But mostly the emotions of the journey are whirling through my mind. There is so much to digest from what we experienced that I can't let it go. I had so many profound lessons and peak moments that I have to sit with and think about. I need to make room to work on the things I have gleaned from the journey.

It wouldn't make sense to take such an arduous journey and then just let it go as if it were just another trip.
A very select group have the privilege, the desire and the ability of making such a trip. In my case it was more of a "calling". So I think that call was for a reason. That is the part I am still trying to figure out.

I do believe that the Camino is a methaphor for life. There are constantly lessons for us to learn from each other and teach each other in the course of our every day life.

Although I am still in the dark, I have faith that my messages and lessons will be revealed to me as I continue to walk this journey that we call life.

Blessings to all

Friday, October 16, 2009

Embracing Saint James

We spent our last 3 days in Santiago, exploring the streets of the medieval old town, and generally relaxing and enjoying good food, good friends and the city sights.
I spent a lot of time going back to the cathedral, the Pilgrim's office and the giant plaza, looking for friends and other Pilgrims and sharing the pleasure of their arrivals. And I loved going to the cathedral early in the morning and sitting quietly and having Saint James to myself.

One of the traditions is to go behind the altar in the cathedral and give Saint James an embrace. It was a special Camino moment for me, to finally greet the Saint that I had walked so far for.

I made sure I was early to attend the Pilgrims Mass, so that I could get a good seat in the cathedral.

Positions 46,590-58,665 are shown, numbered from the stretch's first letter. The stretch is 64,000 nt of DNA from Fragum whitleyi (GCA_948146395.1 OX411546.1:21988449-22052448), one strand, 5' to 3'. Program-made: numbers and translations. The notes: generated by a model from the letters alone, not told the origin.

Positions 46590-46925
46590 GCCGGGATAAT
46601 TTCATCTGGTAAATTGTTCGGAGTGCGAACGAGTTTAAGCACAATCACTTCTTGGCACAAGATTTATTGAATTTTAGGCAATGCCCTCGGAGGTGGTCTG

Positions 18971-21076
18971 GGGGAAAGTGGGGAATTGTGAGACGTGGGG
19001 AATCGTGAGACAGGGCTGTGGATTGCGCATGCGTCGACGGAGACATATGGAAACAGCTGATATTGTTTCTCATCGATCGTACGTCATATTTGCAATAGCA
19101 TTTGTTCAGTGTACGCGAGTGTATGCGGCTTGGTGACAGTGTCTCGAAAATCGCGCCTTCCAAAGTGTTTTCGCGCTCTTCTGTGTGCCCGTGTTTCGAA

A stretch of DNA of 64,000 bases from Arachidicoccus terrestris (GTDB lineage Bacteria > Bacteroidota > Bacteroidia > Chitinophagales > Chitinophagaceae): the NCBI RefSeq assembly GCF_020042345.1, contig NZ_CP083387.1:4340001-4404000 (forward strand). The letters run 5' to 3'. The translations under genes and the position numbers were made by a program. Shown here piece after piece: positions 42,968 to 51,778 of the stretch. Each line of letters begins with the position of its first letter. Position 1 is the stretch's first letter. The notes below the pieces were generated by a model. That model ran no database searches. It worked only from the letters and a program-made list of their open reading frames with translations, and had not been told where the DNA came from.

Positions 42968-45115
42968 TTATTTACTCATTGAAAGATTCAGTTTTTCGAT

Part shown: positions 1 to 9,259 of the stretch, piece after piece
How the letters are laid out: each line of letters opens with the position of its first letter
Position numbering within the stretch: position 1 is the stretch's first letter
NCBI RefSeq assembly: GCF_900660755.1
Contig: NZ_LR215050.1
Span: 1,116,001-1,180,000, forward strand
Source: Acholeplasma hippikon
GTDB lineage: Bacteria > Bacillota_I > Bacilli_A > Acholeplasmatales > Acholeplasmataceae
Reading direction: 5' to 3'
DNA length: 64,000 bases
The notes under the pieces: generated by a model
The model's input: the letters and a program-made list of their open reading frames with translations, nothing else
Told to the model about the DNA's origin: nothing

The Pilgrim's Mass is overflowing each day with 800 to 1,000 including Pilgrims, other worshipers and tourists.
It was quite a thrill to see that even during the Mass the tradition of hugging Saint James continued and every now and them my attention was drawn to the rear of the huge gold and silver altar to see Pilgrims giving Saint James an embrace.

Another tradition is to walk or take a bus to Finesterre, which was believed to be the end of the world during medieval times. My journey was complete when I reached Saint James, so I had no desire to go any further. I did hear from fellow Pilgrims who made the journey that it did not have the same feeling as being on the  Camino; that it was not a the pilgrimage, but just a beautiful walk to the ocean.
I think that leaving Santiago de Compostela was more emotional than arriving, if that's possible. I felt like I needed more time to absorb and reflect on my experience before returning home. But when it came time, I was happy to return home to my family. I will have plenty of time to sit and contemplate the messages and lessons I received from the Camino.

I wish you peace, love, and laughter

Saturday, October 10, 2009

Saint James

Day 33-Santiago

Even though we have arrived and the long trek is done, I was up early and anxious to go.
I walked to the cathedral, only 2 or 3 minutes away. To my surprise it was open.
Even better, I had it all to myself, except a very few other early risers.
I surprised myself. Instead of going directly to Saint James, whom I traveled so far to greet, I went to the Virgen Mary. I thanked her for her prayers along my journey. I think I said more Hail Marys while walking the Camino than I've said all my life.
Then I went to Jesus and thanked him for walking with me as my Savior and my brother.
When I finally sat down in front of the gorgeous gold and silver and bejeweled altar with Saint James in front of me I was awestruck.
No tears, no sound, no thoughts, just me and James.